However, what sets my Sherpa experience apart is that I am climbing without the company of others, without the gear, without the certainty or luxury of a path laid out before me to ensure my climber summits.

Profoundly gifted climbers and their guides forge our own trails. If we are extremely fortunate we will have the benefits of wisdom from a select group of individuals who have also forged their own trails. And while these treks in all likelihood varied greatly in direction there may be some glint of wisdom we can apply to our own journey.

I hope this is where I can be of some assistance to the Sherpas just waking to the enormity of the journey ahead of them. And with that I want to leave you with one glint of wisdom passed down to me, one constant to your future climb- be always ready to change course. The weather can turn, the can trail can dwindle, the climber may run thin on oxygen- be ready to change course. This is true for Sherpas and climbers on treacherous excursions and its true for parents and gifted learners navigating their own expedition into the educational system.




Emotional Reckoning

Imagine your child awakens one morning with a super power, lets say she can see through objects…including clothes. She sees naked people everywhere. Naked people including you.

Obviously you wonder at the origin of this super power. Neither of her parents can see through objects, nor her parents’ parents. And slowly there is the realization that your child can see through you- all your beauty, your fallacy, your special human awkwardness. And this is when the apprehension begins to brew.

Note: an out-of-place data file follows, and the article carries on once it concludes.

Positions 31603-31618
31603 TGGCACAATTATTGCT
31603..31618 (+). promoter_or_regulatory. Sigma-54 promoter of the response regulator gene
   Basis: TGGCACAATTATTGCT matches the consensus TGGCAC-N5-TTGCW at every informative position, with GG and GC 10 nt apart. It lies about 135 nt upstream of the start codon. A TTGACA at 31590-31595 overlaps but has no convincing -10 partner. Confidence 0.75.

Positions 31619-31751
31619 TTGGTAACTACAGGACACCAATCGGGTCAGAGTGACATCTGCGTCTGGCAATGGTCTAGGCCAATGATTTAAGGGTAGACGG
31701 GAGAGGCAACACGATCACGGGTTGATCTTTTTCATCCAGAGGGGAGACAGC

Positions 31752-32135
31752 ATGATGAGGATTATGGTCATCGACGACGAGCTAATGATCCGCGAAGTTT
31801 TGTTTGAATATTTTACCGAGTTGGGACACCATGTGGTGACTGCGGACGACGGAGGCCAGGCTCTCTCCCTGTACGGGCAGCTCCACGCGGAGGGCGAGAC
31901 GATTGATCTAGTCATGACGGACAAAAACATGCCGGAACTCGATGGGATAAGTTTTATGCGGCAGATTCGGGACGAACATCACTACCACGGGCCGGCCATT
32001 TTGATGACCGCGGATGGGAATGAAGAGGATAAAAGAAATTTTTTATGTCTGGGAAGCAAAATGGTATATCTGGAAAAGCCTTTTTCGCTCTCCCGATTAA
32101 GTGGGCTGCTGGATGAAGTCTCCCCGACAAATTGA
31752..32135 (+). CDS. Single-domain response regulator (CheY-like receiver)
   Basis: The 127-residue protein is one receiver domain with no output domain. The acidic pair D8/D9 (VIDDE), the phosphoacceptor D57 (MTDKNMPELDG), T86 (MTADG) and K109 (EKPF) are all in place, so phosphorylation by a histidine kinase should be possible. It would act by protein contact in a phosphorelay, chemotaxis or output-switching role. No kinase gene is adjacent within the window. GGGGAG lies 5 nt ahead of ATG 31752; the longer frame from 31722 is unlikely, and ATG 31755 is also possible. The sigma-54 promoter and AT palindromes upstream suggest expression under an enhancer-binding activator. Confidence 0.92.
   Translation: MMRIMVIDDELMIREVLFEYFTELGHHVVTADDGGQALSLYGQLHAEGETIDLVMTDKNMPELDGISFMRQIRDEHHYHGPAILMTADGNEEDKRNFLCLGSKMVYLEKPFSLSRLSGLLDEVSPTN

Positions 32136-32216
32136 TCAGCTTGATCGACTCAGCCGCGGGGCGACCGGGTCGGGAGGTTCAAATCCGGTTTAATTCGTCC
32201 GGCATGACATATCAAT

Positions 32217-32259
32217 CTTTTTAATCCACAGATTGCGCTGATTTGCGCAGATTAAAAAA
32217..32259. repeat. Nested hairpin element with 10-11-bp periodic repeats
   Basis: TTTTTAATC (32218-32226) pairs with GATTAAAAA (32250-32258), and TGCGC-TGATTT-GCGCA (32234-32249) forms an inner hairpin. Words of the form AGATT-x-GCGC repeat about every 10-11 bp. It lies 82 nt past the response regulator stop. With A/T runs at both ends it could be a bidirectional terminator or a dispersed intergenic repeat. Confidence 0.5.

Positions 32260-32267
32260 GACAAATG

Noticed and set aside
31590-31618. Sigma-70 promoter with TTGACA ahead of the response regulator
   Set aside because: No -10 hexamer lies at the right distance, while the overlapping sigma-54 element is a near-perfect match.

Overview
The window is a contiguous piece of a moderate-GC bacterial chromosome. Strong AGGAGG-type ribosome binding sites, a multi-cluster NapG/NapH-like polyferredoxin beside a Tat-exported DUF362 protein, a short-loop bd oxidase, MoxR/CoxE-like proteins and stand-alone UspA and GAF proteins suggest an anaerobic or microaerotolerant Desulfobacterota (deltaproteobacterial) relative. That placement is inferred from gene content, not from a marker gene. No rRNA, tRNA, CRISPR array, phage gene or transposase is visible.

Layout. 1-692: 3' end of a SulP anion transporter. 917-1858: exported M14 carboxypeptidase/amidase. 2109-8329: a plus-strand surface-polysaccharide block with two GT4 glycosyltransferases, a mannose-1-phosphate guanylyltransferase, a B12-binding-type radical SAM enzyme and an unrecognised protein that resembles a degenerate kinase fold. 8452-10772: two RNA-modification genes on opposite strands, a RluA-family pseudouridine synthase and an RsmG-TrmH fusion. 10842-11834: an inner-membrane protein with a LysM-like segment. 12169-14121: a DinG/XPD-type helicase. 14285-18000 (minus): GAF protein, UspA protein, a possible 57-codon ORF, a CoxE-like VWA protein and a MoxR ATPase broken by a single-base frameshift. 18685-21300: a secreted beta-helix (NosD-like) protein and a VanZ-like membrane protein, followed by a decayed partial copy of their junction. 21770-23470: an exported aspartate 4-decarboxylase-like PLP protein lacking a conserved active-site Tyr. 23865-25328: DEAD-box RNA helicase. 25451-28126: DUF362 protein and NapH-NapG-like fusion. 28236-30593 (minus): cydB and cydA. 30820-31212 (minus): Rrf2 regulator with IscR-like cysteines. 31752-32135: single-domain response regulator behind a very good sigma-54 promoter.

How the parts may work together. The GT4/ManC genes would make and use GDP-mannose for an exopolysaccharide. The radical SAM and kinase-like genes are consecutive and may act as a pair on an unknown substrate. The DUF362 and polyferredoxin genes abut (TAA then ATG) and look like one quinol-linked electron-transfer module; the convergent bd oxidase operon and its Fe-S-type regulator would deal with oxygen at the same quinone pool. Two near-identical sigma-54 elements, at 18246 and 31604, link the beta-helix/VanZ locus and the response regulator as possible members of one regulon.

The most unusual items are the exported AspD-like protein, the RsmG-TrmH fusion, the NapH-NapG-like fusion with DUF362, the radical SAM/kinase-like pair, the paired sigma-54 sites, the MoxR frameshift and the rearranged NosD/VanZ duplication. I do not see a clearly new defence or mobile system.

You ruminate on the following:

“How did she come to be so different?”

“What will be the trajectory of her life?”

“Will she ever be able to share her power with others?”

“Will she see me the same way she did before she realized she had this power?”

Now pull back from the example at hand and replace her X-Ray vision with the super power of boundless intellect. Rather than being able to see through objects she can see through fallacy, illogical reasoning, she can cut to the clarity of elegant solutions. Let’s imagine that this child is radically accelerated in school by five to six years beyond her chronological peers. Let’s imagine that you, in all your nakedness, your normalcy, your typicalness are somehow presented with the grandiose responsibility for raising this child. And the responsibility is heavy. And there are very few people to help you carry the weight. And most of them laugh at the mere thought of you needing that help.

And so, you ruminate, and you feel the uncertainty. Waxing on the aforementioned questions and adding new inquiries to the file on a a daily basis. But a strange thing happens as time steadies you and your child on this new path- acceptance. The questions remain, but the acceptance brings with it the joy of wonder. You can marvel at the super power, tempt it, coax it, watch it bloom, and hypothesize at its trajectory.  Not a day passes that I can’t help but wonder at the raw dance of DNA and the secret of the womb that produced this intellectual pod of possibility.

At least, this is my experience and these seem to be my stages of reckoning. Despite what is now years of evidence that my child is an outlier among outliers I still tend to norm her and wonder in astonishment by her insights and abilities. The apprehension and uncertainty still chases me around after each pivotal decision. I suppose that this is just parenting, but it feels different when you’re bringing up a cheetah. Fortunately, for me, the sense of wonder and astonishment prevails.